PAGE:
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Location: Ministry Home > Traveller's Information > Highway 69 > Frequently Asked Questions
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Frequently Asked Questions
Regarding Proposed Four Laning in the Highway 69 Corridor

Why has the Ministry of Transportation made the four laning of Highway 69 a priority?

As a gateway to Northern Ontario, as a strategic link in the Trans-Canada Highway System, and as the main local commuter route, use of Highway 69 has grown steadily in recent decades.

Four laning of Highway 69 will provide improved travel times between Northern and southern Ontario; improve access to serviced areas, allowing for continued growth of northern industry and the tourism and recreational sectors; and most importantly, improve the safety of the corridor by providing a controlled access, divided roadway.

When was the decision made to four lane Highway 69?

Since The Muskoka Area Study of 1972, the MTO has regarded the four laning of the Port Severn-Parry Sound corridor as a priority for future highway improvements.

The goal of developing and maintaining a transportation network that supports job creation, facilitates tourism, trade, and commerce, and allows people to travel our highways safely has led the MTO to focus on its current program of four laning.

Construction northerly from Port Severn has been ongoing since 1994.

To hasten construction, the provincial government announced on July 8, 1997 a commitment of $170 million over five years for the expansion of Highways 11 and 69.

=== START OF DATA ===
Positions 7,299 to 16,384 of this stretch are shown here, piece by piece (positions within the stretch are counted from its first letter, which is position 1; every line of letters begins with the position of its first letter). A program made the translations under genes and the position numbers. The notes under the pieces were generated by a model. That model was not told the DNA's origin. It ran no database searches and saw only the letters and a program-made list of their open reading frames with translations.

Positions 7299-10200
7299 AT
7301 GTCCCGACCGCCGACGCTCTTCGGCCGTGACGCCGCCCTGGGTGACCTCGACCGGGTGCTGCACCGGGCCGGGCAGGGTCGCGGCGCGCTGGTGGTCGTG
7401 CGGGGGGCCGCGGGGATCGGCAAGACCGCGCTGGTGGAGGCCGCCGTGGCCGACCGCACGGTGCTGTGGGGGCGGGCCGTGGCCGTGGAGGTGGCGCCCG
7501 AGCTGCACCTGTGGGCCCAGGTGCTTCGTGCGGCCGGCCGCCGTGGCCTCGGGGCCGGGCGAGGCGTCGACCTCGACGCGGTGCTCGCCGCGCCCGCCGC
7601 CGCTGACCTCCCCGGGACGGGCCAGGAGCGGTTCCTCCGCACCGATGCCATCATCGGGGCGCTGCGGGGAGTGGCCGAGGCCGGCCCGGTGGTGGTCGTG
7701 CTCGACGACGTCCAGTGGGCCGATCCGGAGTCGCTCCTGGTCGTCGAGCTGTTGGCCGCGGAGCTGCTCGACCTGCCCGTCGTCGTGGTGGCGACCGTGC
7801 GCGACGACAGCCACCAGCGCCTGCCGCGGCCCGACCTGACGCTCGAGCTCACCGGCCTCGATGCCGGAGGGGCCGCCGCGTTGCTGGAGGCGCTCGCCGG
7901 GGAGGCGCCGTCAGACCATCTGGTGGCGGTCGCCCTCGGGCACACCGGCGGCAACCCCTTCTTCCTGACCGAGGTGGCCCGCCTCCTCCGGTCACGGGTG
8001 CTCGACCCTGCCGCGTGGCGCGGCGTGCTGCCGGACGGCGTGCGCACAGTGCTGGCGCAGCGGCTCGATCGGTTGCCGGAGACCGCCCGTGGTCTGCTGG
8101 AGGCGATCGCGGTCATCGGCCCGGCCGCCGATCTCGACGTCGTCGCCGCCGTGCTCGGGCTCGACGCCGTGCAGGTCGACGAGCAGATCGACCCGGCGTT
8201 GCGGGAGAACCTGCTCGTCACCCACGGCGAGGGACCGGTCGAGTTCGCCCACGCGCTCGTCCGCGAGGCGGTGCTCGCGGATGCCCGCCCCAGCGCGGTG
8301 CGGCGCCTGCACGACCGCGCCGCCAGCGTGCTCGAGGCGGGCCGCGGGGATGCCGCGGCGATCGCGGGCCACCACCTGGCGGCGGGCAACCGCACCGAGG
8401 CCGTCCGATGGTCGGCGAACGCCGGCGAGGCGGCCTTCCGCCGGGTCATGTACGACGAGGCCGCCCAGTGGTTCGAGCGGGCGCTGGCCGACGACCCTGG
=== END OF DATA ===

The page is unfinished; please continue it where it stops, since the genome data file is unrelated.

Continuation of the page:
Why has construction been concentrated between Port Severn and Parry Sound?

Priority has been given to extending the existing four lane roadway north of Port Severn to the Parry Sound Area because that is the area of greatest need based on traffic volumes, congestion, and accident occurrence within the Highway 69 corridor.

For example, the average daily number of vehicles using Highway 69 south of Parry Sound during the summer of 1999 was 12, 000. North of Parry Sound, the figure was 7,800 vehicles per day during the same period.

How was the proposed route determined?

MTO staff, in consultation with the public, determined the most technically preferred route that would minimize any potential natural, social, economic, or cultural impacts associated with highway improvements. This included an investigation along the proposed route to determine whether it would encounter or disrupt archaeological or heritage sites, water bodies, fisheries, or wildlife. Noise levels were also examined. The process of route selection adhered to the requirements of the Environmental Assessment Act and was approved by the Ministry of the Environment in 1997.

Since 1985, Ministry of Transportation personnel have hosted over forty-six public information sessions, both locally and in Toronto, to present planning study updates and receive public feedback. More than 5,650 local residents, property owners, business owners, community groups, and municipal representatives have participated in the consultation process.

What happens to homes located along the proposed route?